A warm welcome to all friends visiting the site with a loving invitation to read my personal expressions on movies, music, poetry and life.

Music and Movies are like Ears and Eyes to me and if you also feel the same, then you are going to enjoy every moment spent on my works here, for sure.

Do send in your valuable comments and suggestions as they would be my guide for all the future works.


DHANAK - The kids lift up the film beautifully despite all forced and unusual characters reminding you of a seen before theme. (Review by Bobby Sing).

The first scene in UDTA PUNJAB is all real and not any filmy insertion. (Articles on Cinema by Bobby Sing).

UDTA PUNJAB - Deserving to be seen, we have two films here to be straight. A partially realistic, impressive eye-opener in the first half and a slow-routine less satisfying one in the second, taking the easy way out. BUT remember Punjab is not a state of all criminals..... Please! (Review by Bobby Sing).

UDTA PUNJAB - Pre-release Questions and Fears (A preview by Bobby Sing).

THE CONJURING 2 (Eng/Hindi) - Has got the scares but nothing novel in concept or storyline serving less than its promising trailer. (Review by Bobby Sing).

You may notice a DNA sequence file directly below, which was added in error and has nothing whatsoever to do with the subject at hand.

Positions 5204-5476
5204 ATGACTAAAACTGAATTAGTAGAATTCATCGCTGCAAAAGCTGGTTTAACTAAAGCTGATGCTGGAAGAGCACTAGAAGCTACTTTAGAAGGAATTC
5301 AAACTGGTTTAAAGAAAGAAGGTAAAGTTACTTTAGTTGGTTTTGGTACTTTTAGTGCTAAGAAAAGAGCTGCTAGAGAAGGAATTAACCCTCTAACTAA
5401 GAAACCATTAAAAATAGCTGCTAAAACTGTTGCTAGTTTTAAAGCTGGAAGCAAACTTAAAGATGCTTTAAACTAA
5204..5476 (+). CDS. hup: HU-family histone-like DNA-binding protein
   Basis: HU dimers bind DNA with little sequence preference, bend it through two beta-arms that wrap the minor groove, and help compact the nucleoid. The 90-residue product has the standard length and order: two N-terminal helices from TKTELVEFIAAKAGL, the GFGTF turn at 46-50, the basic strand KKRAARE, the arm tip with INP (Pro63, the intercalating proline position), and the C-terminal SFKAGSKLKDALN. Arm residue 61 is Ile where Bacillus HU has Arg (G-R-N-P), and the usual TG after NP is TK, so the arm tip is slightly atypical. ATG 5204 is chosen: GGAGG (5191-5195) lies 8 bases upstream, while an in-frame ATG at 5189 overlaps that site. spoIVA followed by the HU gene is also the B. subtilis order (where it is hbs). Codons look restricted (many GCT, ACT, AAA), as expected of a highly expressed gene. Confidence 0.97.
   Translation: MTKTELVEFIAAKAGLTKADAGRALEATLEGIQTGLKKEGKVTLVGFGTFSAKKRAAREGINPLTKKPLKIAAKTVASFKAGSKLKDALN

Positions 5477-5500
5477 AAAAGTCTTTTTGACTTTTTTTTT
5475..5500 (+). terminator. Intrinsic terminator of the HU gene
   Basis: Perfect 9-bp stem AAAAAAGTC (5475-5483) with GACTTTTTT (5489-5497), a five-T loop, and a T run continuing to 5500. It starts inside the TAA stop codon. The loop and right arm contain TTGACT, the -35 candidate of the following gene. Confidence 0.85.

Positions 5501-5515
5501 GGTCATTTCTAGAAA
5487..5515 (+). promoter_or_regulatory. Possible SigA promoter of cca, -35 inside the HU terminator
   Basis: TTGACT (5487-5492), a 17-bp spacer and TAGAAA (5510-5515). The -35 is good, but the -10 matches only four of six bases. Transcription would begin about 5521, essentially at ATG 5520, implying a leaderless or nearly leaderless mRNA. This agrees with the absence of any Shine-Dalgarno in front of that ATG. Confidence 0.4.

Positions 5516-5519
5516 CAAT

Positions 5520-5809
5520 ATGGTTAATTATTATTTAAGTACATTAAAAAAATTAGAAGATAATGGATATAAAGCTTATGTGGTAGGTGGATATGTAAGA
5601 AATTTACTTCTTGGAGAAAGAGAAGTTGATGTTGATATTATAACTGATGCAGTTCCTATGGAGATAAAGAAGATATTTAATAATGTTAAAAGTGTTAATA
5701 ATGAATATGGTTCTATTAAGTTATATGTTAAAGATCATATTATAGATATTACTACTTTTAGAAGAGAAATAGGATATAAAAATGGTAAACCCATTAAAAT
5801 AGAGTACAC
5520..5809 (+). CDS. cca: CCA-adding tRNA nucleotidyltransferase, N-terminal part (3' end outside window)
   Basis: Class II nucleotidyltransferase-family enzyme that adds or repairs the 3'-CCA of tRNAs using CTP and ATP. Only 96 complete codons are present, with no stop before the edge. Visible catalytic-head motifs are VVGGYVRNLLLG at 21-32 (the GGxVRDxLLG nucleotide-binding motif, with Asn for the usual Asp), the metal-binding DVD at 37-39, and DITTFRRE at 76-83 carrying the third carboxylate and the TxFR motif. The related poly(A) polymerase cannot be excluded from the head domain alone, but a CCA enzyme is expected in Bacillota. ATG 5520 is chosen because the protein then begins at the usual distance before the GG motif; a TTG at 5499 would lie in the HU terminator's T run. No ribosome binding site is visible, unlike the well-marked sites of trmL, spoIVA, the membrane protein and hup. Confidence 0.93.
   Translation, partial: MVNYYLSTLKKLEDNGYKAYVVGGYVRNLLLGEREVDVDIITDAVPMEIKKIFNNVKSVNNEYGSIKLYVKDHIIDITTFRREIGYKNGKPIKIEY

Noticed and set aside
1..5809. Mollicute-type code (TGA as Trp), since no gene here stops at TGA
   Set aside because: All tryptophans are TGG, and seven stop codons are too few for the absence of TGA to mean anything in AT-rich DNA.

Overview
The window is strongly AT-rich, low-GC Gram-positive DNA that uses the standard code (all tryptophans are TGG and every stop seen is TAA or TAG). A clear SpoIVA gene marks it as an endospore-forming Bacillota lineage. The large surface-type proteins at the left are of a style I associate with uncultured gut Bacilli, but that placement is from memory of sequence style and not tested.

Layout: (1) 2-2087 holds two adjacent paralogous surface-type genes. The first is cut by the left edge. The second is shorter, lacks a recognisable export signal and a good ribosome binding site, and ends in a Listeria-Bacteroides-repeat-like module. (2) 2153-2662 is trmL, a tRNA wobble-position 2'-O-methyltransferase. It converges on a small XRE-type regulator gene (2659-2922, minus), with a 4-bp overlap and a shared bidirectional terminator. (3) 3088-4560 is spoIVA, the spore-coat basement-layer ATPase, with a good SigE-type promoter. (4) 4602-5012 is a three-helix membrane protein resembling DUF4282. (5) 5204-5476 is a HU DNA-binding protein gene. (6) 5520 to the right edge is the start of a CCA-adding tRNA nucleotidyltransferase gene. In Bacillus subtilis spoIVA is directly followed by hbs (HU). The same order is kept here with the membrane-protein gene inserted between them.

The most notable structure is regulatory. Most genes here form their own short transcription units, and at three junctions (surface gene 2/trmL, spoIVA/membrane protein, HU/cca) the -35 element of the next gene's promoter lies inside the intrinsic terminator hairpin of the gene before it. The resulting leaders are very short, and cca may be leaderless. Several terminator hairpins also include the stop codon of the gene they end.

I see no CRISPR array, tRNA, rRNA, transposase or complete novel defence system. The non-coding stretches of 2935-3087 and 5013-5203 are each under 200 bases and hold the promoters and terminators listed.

DO LAFZON KI KAHANI - Based on a Korean film, it has a fine lead performance but a routine execution presented with some above average songs. (Review By Bobby Sing).

TE3N - An official remake of a Korean thriller, it has its moments but the end result suffers as the director remains more interested in the lead act of AB than the mystery itself. (Review By Bobby Sing).

KAAFIRON KI NAMAAZ - Directly released on Youtube, its a long, theatrical presentation pointing towards many suppressed issues of our society that deserves to be given a chance. (Review by Bobby Sing).

BUDHHA IN A TRAFFIC JAM - A stuck propaganda film, released at a perfect timing to encash the ongoing national debates. (Review By Bobby Sing)..

SAIRAT (Marathi) - Cinema's most beloved genre has always been LOVE-ROMANCE since the origin and it will stay the same forever with a young love story ruling every new decade unarguably. In the present decade we have SAIRAT. (An Overview by Bobby Sing).

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June 25, 2016 Saturday     
Beginning with an essential declaration, this is strictly the review of the director’s onscreen portrayal of a tragic real life story with my utmost respect and sympathy for Sarbjit and his family suffering for more than two decades caught in the sad political mess between the two neighbouring countries.